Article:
Authorized Representative, EU

The Need for an Authorized Representative for Clinical Trials in the EU

In Clinical, European Market, Regulatory by Anney Majewski and Nicole Feist

Our previous email and blog post discussed the importance of preclinical studies to clinical trials. A vital step in the “benchtop to bedside” process model is the move from research and preclinical testing to “first-in-human” (FIH) studies. Trends have shown that numerous US-based medical device and IVD companies prefer to conduct their clinical studies in the EU. However, multiple steps must be taken before a company is able to begin performing clinical trials. One of the necessary actions that need to be taken involves the selection of an Authorized Representative for clinical trials.

Directive 2007/47/EC defines an Authorized Representative as “any natural or legal person established in the Community who, explicitly designated by the manufacturer, acts and may be addressed by authorities and bodies in the Community instead of the manufacturer with regard to the latter’s obligations under this Directive.” According to the Directive, the designation of an Authorized Representative is required if a non-EU manufacturer of medical devices plans on conducting trials in the EU. Any device presented at exhibitions or other forms of demonstrations that does not adhere to this Directive is unable to be marketed until it is considered compliant.

In order to act as an Authorized Representative for clinical trials, the company must hold an address within the EU and must be registered in their country as a business serving as an Authorized Representative. The name of the company (Authorized Representative), address and identification (Tax ID) are required information for competent authority submission forms. This information is also essential for device labels.

Once appointed, the Authorized Representative is required to notify the competent authority of the Member State in which the company is registered. The intention to carry out a clinical investigation and the trial end date must be reported, and a written report of the clinical investigation should be made available to the competent authority as well. It is vital for these statements to be submitted to the competent authority no less than 60 days before the commencement of the investigation.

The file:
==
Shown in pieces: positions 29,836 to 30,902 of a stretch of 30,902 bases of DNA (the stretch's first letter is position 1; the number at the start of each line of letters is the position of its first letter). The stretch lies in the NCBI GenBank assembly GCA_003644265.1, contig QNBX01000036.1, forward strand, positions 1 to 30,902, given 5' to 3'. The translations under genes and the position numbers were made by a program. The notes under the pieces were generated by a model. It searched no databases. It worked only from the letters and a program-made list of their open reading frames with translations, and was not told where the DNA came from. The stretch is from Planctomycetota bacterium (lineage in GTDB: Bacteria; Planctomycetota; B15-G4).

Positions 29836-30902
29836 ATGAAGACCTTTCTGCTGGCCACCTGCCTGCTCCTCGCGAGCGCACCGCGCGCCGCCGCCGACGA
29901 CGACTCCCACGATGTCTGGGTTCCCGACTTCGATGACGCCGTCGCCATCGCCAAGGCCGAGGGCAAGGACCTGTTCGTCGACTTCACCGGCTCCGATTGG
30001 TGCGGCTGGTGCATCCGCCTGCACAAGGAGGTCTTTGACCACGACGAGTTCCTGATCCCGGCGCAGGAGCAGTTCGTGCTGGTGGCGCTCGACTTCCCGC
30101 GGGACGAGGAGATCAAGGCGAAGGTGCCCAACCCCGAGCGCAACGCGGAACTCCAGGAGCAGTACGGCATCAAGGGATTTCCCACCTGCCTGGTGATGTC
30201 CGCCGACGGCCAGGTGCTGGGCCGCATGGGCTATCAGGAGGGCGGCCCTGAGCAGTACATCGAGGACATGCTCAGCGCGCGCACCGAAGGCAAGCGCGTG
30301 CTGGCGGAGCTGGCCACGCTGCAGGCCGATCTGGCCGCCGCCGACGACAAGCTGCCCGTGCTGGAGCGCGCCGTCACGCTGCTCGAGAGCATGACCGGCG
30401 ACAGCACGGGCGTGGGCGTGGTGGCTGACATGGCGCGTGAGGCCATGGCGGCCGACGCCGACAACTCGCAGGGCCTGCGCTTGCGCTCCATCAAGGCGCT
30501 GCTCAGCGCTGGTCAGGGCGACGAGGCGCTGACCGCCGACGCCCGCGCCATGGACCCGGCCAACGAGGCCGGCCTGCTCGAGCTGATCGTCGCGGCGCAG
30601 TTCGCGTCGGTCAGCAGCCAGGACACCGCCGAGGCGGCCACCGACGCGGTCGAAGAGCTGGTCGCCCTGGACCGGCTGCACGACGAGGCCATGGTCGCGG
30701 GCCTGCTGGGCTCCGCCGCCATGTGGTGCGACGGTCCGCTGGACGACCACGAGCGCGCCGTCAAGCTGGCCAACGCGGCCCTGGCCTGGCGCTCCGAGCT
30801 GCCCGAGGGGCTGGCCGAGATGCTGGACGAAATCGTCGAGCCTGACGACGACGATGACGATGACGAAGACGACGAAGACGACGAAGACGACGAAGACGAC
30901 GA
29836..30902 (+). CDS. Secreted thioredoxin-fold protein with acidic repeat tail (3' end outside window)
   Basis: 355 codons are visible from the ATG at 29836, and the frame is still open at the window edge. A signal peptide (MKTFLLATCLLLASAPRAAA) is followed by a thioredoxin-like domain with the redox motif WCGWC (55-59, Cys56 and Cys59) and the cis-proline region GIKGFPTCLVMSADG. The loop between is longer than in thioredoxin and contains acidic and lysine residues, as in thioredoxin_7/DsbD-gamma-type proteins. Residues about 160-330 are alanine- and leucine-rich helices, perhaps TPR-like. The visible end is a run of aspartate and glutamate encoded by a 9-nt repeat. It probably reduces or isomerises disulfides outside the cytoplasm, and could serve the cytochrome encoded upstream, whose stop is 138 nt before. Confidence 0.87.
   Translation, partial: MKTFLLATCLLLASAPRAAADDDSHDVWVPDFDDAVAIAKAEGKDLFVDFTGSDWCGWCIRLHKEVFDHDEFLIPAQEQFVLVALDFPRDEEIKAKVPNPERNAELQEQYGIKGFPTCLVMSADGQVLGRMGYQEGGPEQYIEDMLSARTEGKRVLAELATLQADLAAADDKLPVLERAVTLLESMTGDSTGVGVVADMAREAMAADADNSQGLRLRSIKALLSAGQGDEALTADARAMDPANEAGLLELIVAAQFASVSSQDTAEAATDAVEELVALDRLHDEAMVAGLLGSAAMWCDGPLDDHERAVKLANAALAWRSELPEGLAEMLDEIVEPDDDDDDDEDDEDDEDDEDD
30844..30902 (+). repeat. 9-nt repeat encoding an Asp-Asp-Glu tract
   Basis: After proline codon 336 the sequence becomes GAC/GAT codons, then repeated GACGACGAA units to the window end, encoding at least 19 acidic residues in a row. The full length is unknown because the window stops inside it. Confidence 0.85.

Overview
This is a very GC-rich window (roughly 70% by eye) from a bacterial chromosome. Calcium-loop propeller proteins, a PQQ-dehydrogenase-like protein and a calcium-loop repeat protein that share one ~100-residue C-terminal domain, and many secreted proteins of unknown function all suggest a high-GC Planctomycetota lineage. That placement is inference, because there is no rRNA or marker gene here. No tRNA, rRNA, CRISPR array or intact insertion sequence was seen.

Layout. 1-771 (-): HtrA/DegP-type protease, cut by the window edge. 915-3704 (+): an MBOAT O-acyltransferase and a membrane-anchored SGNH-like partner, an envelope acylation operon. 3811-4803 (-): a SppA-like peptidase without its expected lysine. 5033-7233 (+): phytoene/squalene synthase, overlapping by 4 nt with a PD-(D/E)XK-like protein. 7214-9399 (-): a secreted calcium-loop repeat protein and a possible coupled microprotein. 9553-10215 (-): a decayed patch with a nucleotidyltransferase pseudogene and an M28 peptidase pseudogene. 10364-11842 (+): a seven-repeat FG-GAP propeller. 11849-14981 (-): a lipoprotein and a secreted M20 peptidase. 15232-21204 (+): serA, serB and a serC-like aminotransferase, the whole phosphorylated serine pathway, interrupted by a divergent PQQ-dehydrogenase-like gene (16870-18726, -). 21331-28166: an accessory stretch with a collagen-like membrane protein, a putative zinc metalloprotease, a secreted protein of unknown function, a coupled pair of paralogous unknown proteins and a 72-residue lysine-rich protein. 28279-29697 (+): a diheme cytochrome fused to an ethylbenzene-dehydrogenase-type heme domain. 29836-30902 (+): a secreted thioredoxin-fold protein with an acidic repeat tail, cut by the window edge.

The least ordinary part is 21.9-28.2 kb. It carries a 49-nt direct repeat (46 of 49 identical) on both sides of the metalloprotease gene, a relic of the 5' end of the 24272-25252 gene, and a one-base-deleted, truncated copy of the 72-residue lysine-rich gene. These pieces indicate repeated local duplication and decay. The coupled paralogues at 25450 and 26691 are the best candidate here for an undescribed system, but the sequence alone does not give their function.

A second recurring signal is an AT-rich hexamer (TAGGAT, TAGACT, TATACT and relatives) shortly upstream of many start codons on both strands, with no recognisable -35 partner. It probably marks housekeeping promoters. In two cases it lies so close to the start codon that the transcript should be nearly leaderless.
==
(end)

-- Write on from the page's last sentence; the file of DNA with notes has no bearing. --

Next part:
Companies who are not US-based may choose to conduct their clinical trials in the US instead of the EU. Similar to the EU, you will find that the selection of a representative (US Agent) is also a necessity before you can begin your study in the US.

To read the next blog in this series, The Need for an Agent for Clinical Trials in the US,click here.
If you missed the first blog in this series, Insights for Clinical Management, you can view it here.

Authors:

Anney Majewski is the Marketing Communications Specialist at NAMSA, focusing on expanding the overall knowledge and understanding in the medical device industry. She obtained a BBA in Marketing from the University of Toledo as well as an A.S. in Psychology from Monroe County Community College.

Nicole Feist, BA (nfeist@namsa.com) is a Medical Research Manager with NAMSA. Before joining NAMSA, Nicole held senior-level clinical positions at medical device organizations and contract research organizations. She specializes in helping companies create strategic clinical pathways for adoption of new technologies by developing and managing first-in-human, IDE, and postmarket clinical trials for US and outside-US approval.